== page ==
We found this artist's work via @artforbreakfast. We are so inspired by this style of Anna Edholm's - where the paint technique almost resembles our precious stones! Take a peak and read an article interview regarding this stunning artwork that was featured by Aesthetica Magazine.
"Self taught Swedish artist Anna Edholm works with layers of acrylic paint on canvas. With her abstract designs aim to direct the viewer to use their own imagination and to find patterns and meanings of their own among colors and forms. She experiments with multiple materials and tools to give her work an engaging and striking appearance with both the use of both thin fluid colors as well as thick layers to provide contrast and texture." -Aesthetica
Aesthetica: Tell us more about the work that is in the magazine and your inspiration for your pieces.
AE: The work featured in called Epiphany and it is one of my personal favourites. If you look at it from a distance you might see a connection in all the patterns and when you go closer you will see that each small part tells its own story. Hopefully it gives the observer a feeling of peace and at the same time it is slightly chaotic, a bit like mosaics. I like when somethings are left to imagination. I find inspiration in everything around me and in me, in thoughts and memories for example.
Aesthetica: Your work uses layers of acrylic paint, when did you start using this technique and what are your influences?
AE: I have always been fascinated by texture and I think it is one of the best things about painting because everything tends to feel so much more alive with an exciting texture. You might see things in different ways depending on the angle and it gives you a completely different depth. The four elements, earth, wind, fire and water are always in the back of my mind when I work, so of course a lot of inspiration is found in them. It is very hard to say exactly when I started to use this technique, it has been developed more and more over the years.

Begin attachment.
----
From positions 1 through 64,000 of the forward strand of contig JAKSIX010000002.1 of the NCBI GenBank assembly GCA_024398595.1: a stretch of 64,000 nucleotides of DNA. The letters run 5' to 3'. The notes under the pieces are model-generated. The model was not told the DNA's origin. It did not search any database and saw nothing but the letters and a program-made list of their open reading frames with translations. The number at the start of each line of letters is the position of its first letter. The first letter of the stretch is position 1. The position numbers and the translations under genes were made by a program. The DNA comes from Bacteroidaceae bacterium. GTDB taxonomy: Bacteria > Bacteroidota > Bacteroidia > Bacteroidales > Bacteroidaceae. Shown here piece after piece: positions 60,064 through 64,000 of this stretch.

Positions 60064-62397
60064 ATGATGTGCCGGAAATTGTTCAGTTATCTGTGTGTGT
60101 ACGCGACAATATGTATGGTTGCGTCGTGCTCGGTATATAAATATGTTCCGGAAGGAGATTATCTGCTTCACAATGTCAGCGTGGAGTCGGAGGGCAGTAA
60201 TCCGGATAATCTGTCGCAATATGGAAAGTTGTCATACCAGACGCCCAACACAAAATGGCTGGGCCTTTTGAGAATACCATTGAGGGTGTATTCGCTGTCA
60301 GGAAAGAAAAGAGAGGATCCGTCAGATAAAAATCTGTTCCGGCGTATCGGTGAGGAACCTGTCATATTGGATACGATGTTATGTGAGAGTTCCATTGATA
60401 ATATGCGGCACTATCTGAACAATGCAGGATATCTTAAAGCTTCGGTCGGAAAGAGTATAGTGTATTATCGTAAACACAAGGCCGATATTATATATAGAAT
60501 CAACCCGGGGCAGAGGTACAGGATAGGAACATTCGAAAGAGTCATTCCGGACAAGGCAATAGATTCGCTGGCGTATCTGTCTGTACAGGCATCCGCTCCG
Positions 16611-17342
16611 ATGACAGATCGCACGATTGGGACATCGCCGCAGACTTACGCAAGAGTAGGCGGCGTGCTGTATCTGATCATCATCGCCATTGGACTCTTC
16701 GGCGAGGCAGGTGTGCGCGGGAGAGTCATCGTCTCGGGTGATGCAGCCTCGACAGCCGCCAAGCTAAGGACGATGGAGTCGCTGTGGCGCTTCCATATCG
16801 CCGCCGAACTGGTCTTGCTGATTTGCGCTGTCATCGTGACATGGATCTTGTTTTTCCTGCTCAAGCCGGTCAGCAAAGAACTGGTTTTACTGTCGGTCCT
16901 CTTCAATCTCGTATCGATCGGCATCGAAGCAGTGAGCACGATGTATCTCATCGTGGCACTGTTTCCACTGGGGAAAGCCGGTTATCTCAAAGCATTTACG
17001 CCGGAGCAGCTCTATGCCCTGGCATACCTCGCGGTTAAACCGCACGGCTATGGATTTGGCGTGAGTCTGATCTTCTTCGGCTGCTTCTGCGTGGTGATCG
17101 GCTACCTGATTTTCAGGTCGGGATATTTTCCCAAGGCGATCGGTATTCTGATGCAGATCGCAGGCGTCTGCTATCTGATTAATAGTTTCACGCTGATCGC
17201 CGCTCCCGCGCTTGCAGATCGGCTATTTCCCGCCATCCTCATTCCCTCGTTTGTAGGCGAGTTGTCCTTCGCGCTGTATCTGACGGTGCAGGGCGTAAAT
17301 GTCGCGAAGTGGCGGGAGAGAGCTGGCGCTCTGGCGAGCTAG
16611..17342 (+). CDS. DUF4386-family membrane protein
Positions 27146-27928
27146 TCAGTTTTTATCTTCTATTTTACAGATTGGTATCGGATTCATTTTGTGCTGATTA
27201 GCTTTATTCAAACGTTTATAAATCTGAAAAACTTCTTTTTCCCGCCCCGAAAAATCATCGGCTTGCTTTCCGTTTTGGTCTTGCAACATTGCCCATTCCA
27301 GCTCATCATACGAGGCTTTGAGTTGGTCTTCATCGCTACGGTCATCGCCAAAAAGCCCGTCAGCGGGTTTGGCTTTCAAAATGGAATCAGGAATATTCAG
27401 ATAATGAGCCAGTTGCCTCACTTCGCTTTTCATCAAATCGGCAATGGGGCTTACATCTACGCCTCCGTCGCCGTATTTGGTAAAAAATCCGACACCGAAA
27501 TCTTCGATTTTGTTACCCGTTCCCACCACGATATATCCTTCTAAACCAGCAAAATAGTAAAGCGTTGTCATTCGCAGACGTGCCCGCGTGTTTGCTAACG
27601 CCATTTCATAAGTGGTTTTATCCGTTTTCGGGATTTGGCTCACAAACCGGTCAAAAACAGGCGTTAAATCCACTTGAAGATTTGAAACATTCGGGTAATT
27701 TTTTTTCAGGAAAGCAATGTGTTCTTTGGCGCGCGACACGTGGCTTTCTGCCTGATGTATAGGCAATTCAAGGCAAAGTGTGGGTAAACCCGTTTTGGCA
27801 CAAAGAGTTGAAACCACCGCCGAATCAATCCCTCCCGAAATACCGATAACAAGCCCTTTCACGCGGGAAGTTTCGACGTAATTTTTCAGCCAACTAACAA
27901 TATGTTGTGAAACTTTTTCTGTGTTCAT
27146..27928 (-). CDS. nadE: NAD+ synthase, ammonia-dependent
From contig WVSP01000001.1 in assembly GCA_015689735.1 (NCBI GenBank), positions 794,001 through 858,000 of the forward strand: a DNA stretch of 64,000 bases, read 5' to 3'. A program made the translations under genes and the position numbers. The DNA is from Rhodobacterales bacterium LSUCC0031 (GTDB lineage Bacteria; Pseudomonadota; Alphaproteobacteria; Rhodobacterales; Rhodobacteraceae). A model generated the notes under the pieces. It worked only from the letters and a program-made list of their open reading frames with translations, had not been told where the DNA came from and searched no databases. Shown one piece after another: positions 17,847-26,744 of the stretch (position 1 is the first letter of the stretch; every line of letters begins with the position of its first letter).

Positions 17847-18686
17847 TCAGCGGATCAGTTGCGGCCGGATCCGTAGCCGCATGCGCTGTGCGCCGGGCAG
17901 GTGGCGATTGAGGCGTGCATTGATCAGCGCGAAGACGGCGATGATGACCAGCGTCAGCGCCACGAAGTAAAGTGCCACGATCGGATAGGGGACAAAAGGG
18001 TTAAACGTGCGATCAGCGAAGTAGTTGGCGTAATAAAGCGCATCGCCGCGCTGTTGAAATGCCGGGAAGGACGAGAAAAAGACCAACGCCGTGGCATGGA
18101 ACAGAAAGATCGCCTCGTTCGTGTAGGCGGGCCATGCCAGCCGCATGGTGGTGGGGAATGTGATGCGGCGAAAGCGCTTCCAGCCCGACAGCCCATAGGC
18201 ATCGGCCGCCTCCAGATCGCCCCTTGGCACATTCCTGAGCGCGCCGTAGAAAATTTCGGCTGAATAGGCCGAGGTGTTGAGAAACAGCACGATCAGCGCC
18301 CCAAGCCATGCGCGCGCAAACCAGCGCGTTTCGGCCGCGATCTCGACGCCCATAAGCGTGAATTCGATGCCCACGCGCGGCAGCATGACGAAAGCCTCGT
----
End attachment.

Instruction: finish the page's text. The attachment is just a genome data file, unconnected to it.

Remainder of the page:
Aesthetica: You are a self-trained artist, how did you develop your style of work?
AE: I have been trying different mediums and techniques and I still do! One of the things I enjoy most is to find new tools for painting. I cant’t remember the last time I used a brush. The thing is to discover new ways to create all the time, otherwise you become so limited. When I paint I am very eager and impatient which I have been struggling with. Sometimes I forget that the paint actually needs to dry before the next layer. But there is one of the advantages with acrylic paint – the short drying time!
Aesthetica: What are your greatest achievements in your work so far?
AE: Every time I create something I really feel proud of, that is a great achievement. I can’t do anything halfheartedly so I don’t quit trying until everything feels right. To get appreciation for what you do is also a fantastic feeling. When something that you have created can bring joy to other people. Painting caught me at an early age, I have lovet it since I was a child but at that time I wanted to paint photo realistically and my dream was to illustrate books. I guess I can say that my style has changed a little since then.
Aesthetica Magazine: What do you have planned for the future?
AE: To paint! I just take the day as it comes but at the same time I am excited about what the future might have in stall for me. I just want to create as much as possible, discover new places and be inspired, evolve and grow. Of course I want to display what I do, I want to reach a bigger audience so that more people can rejoice with me. At the moment I am opening my own webshop to make it easier for possible buyers.
About Aesthetica Magazine
Aesthetica is a British art and culture magazine. Founded in 2002, Aesthetica Magazine covers photography, visual art, music, film and theatre. It has a readership of over 284,000 and national and international distribution. The magazine includes features on art, film, music and performance, highlighting notable new exhibitions around the world and showcasing photography.
The magazine’s primary focus is on contemporary visual art and artists previously covered include Steve McQueen, Martin Creed, Henri Cartier-Bresson and Ernesto Neto among others. Aesthetica devotes a number of its pages to photography and has featured photo essays from artists such as Richard Tuschman and Stephen Shore. Other articles have explored subjects such as European art and politics, the development of light art, and art in architecture.